17 November 2021
What’s happening in the First Creek Wetland’s ‘settlement’ pond?An alga has been growing there that hasn’t been recorded in Adelaide for many years.
Date posted: 06 May 2015
Last year I studied Cert II in Horticulture with the Botanic Gardens of South Australia. During my studies I came to the realisation that each tree, plant and shrub has its own unique history, and this fuelled my passion to gain more knowledge about the earth and the plants that grow upon it. The more I learn the more fascinated I became.
The experience inspired me to apply for the 2015 Horticultural Traineeship (Cert III), which allows me to learn and research, not only our Australian natives, but also exotic plants. My personal journey has also led me to research the traditional medicinal plants of the Native American Indians and the importance of preservation of plants for future generations. I’ve discovered that that traditional ways can often be forgotten so it’s important to keep the connection alive, helping people understand the importance of our natural environment.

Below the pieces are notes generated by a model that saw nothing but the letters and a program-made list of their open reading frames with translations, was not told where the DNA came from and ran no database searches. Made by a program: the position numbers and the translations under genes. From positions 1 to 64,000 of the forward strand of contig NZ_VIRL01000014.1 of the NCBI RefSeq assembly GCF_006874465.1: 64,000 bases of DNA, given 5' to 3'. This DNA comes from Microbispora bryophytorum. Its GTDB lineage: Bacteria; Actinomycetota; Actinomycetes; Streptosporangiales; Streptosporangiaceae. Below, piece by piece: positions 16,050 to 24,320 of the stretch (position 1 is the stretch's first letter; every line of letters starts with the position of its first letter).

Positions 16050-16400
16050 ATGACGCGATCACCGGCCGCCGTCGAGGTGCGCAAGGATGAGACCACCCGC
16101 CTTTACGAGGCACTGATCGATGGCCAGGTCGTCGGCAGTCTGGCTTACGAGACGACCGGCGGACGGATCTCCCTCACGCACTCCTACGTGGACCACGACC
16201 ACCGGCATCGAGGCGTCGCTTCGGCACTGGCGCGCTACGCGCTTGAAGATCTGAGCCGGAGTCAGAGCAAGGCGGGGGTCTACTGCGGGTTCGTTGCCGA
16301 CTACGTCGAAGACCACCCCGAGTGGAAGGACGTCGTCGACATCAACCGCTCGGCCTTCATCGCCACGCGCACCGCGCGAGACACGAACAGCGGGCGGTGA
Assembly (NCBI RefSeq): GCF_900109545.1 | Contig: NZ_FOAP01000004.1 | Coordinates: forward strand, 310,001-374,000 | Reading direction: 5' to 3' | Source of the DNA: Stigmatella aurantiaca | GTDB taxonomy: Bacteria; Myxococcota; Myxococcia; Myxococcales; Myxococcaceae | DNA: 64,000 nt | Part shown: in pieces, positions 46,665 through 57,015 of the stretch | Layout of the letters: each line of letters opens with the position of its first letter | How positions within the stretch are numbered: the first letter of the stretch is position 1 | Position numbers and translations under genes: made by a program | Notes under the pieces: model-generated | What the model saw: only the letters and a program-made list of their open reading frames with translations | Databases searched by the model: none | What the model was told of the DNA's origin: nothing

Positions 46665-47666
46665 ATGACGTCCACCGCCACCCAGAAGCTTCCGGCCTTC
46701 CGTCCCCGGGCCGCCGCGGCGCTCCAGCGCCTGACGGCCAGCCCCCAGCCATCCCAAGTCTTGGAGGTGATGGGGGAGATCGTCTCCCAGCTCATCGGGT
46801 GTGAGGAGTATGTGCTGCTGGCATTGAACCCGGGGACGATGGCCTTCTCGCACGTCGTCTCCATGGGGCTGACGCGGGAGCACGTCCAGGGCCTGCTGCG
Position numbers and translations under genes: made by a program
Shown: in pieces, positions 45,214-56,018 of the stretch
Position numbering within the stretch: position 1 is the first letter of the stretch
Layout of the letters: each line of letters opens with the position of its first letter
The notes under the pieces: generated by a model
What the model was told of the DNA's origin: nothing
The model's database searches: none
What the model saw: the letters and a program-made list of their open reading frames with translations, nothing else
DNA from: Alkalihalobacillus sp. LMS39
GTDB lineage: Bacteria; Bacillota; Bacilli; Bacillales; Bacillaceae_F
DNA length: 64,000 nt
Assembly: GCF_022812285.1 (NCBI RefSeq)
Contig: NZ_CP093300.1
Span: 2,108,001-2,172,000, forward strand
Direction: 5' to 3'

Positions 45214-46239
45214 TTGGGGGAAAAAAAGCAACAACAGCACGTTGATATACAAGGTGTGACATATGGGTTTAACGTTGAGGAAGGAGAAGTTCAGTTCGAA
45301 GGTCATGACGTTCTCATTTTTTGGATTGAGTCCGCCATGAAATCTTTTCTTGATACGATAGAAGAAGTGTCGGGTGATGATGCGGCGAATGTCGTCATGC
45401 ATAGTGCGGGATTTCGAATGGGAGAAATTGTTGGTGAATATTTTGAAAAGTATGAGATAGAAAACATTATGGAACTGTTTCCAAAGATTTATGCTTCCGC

I spent my first month as a trainee at Wittunga Botanic Garden where I was fortunate enough to experience close encounters with the local wildlife, including the fox. During my second month I worked with Botanic Gardens Horticultural Curator Matt Coulter at the Mount Lofty Botanic Garden Nursery, broadening my knowledge of seed sowing, plant propagation and plant identification. The nursery’s glasshouse has the ideal conditions to allow seeds to germinate and for cuttings to grow. My tasks included collecting potting mix, potting up plants, and pruning and sowing vegetable seeds for the kitchen garden in Adelaide Botanic Garden.
One of the most rewarding aspects of my work has been the propagation of plants for the Little Sprouts Kitchen Garden in Adelaide Botanic Garden. This work will help children gain a better understanding of plants from the variety of seedlings available and ultimately, where their food comes from.